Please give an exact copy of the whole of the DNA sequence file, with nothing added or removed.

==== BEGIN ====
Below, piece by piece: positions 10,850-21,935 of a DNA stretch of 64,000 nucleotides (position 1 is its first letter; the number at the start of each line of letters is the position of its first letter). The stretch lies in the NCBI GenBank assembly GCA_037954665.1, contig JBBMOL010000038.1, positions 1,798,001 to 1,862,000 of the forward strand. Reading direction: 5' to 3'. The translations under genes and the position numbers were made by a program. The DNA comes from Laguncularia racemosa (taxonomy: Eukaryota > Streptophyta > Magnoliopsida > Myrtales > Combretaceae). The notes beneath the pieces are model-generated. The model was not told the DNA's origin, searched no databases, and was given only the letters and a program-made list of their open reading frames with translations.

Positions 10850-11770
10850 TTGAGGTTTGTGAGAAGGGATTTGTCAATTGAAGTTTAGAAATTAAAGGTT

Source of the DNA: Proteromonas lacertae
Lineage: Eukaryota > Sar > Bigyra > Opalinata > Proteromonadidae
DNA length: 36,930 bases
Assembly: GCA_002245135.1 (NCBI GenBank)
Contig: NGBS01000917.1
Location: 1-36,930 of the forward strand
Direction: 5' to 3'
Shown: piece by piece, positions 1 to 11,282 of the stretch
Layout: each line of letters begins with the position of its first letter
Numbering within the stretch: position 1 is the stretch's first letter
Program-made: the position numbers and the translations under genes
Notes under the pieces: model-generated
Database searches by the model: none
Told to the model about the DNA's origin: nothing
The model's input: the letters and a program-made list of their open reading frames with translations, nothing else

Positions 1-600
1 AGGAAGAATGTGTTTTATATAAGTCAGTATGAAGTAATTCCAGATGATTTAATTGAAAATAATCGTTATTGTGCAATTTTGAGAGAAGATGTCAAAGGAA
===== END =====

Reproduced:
Below, piece by piece: positions 10,850-21,935 of a DNA stretch of 64,000 nucleotides (position 1 is its first letter; the number at the start of each line of letters is the position of its first letter). The stretch lies in the NCBI GenBank assembly GCA_037954665.1, contig JBBMOL010000038.1, positions 1,798,001 to 1,862,000 of the forward strand. Reading direction: 5' to 3'. The translations under genes and the position numbers were made by a program. The DNA comes from Laguncularia racemosa (taxonomy: Eukaryota > Streptophyta > Magnoliopsida > Myrtales > Combretaceae). The notes beneath the pieces are model-generated. The model was not told the DNA's origin, searched no databases, and was given only the letters and a program-made list of their open reading frames with translations.

Positions 10850-11770
10850 TTGAGGTTTGTGAGAAGGGATTTGTCAATTGAAGTTTAGAAATTAAAGGTT

Source of the DNA: Proteromonas lacertae
Lineage: Eukaryota > Sar > Bigyra > Opalinata > Proteromonadidae
DNA length: 36,930 bases
Assembly: GCA_002245135.1 (NCBI GenBank)
Contig: NGBS01000917.1
Location: 1-36,930 of the forward strand
Direction: 5' to 3'
Shown: piece by piece, positions 1 to 11,282 of the stretch
Layout: each line of letters begins with the position of its first letter
Numbering within the stretch: position 1 is the stretch's first letter
Program-made: the position numbers and the translations under genes
Notes under the pieces: model-generated
Database searches by the model: none
Told to the model about the DNA's origin: nothing
The model's input: the letters and a program-made list of their open reading frames with translations, nothing else

Positions 1-600
1 AGGAAGAATGTGTTTTATATAAGTCAGTATGAAGTAATTCCAGATGATTTAATTGAAAATAATCGTTATTGTGCAATTTTGAGAGAAGATGTCAAAGGAA